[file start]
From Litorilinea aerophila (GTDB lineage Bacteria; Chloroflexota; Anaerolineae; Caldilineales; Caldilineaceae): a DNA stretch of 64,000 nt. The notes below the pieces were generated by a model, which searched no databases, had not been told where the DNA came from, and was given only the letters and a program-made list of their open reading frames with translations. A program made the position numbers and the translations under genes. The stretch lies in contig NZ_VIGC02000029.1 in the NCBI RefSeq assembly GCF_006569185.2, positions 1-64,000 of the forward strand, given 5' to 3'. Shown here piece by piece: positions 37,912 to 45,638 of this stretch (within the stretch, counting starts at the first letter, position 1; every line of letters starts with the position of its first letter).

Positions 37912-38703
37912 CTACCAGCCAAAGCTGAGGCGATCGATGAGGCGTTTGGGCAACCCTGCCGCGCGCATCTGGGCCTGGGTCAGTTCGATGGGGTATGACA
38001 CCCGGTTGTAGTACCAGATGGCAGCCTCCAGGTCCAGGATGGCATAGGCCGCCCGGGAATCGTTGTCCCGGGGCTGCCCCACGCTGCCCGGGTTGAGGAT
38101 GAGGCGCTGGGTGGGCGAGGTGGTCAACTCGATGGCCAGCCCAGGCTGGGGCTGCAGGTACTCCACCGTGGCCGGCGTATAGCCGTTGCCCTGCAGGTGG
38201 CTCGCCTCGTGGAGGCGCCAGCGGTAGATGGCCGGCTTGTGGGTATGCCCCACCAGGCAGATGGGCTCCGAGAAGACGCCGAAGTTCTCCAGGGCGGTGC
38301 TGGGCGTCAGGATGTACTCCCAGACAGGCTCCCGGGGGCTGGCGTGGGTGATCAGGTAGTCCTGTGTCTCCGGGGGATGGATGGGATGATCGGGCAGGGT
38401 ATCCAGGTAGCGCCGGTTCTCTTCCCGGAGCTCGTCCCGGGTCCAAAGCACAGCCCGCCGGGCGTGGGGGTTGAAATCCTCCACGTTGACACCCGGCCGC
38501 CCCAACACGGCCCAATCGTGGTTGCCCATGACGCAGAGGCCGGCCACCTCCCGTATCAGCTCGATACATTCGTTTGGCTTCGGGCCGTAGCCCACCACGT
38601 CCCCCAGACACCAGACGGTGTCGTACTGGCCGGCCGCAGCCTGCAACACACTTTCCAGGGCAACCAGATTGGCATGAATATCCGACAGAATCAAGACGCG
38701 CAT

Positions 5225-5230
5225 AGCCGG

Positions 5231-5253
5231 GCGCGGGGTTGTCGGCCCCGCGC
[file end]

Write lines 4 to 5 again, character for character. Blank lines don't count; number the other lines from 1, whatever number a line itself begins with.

38001 CCCGGTTGTAGTACCAGATGGCAGCCTCCAGGTCCAGGATGGCATAGGCCGCCCGGGAATCGTTGTCCCGGGGCTGCCCCACGCTGCCCGGGTTGAGGAT
38101 GAGGCGCTGGGTGGGCGAGGTGGTCAACTCGATGGCCAGCCCAGGCTGGGGCTGCAGGTACTCCACCGTGGCCGGCGTATAGCCGTTGCCCTGCAGGTGG